Belfast Telegraph

Referees not picture perfect but managers need to keep their powder dry

By Graham Luney

If there's one issue which gets fans hot under the collar it's refereeing. It's a debate that keeps cropping up in the Irish League.

Sometimes I watch referees and despair... but before our local whistlers choke on their bran flakes I'm talking about refs at a much higher level.

It you're an honest Manchester United fan you will admit that Javier Hernandez was fortunate to stay on the pitch and score the winner against Stoke City on Saturday.

The Mexican was only shown a yellow card for a late challenge on Robert Huth but his foot was high, he missed the ball and caught the man... he could have walked.

Meanwhile, in the El Clásico and with Real Madrid trailing 1-0 at the time, Cristiano Ronaldo went to ground in the box under pressure from Barcelona's Javier Mascherano.

Contact was made, but the referee waved play on. It was a stonewall penalty.

Back in the Premiership on Sunday and Tottenham were fortunate to be awarded their penalty against Hull City... game over.

Our refs are still coming under fire from managers.

Glens boss Eddie Patterson had a right go at Mervyn Smyth on the BBC's Final Score programme while Warrenpoint Town boss Barry Gray was critical of Tim Marshall at Seaview.

I was at Seaview on Saturday and while Gray was angry with Marshall after the game it was the Crusaders players and supporters who felt the official was making poor judgment calls.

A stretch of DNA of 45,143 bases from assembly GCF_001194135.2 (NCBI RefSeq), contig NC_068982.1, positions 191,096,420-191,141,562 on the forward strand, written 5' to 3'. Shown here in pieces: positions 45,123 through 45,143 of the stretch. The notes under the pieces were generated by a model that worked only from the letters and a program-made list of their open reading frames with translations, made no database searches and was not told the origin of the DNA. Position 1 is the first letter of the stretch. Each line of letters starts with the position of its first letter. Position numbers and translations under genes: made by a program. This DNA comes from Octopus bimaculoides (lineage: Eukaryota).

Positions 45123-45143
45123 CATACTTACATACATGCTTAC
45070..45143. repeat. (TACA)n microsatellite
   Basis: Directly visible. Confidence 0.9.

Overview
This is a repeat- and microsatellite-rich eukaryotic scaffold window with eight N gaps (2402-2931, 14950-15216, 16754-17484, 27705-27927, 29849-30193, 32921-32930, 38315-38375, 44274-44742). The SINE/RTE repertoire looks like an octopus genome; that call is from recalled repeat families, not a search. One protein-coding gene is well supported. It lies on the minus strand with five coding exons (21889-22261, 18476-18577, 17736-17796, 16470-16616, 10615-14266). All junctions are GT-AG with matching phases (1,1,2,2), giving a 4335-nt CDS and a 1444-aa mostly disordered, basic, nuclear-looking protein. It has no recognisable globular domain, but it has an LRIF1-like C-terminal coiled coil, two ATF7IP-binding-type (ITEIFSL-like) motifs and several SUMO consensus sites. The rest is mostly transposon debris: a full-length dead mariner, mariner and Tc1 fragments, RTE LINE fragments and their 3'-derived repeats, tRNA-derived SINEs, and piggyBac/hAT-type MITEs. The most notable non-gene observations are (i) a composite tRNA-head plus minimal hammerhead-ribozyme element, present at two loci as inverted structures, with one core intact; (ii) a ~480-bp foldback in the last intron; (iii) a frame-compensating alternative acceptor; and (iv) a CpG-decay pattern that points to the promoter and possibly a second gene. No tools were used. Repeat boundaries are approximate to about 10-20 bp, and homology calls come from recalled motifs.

So who was right? Is the beautiful game simply made up of ugly, biased opinions.

Marshall sent off Town's Stephen Moan following his heavy challenge on Paul Heatley and I thought he called that one right. Referees' chief Alan Snoddy was looking on and agreed, pointing out that it was a totally unnecessary challenge from Moan.

At the Oval, Patterson referred to refereeing decisions as "farcical" but Smyth saw Stephen McAlorum place his foot on Cliftonville's Chris Curran – photographic evidence confirms this – and in the referee's opinion there was intent.

Eddie's view may not have changed since the weekend but there's always a danger that when managers are asked for their views straight after the heat of battle they can say something which lands them in trouble. Try counting to 10.

On the other hand, well done to Mervyn Smyth for speaking to the press at the Oval – we can only understand the thinking of refs when they explain their decisions.

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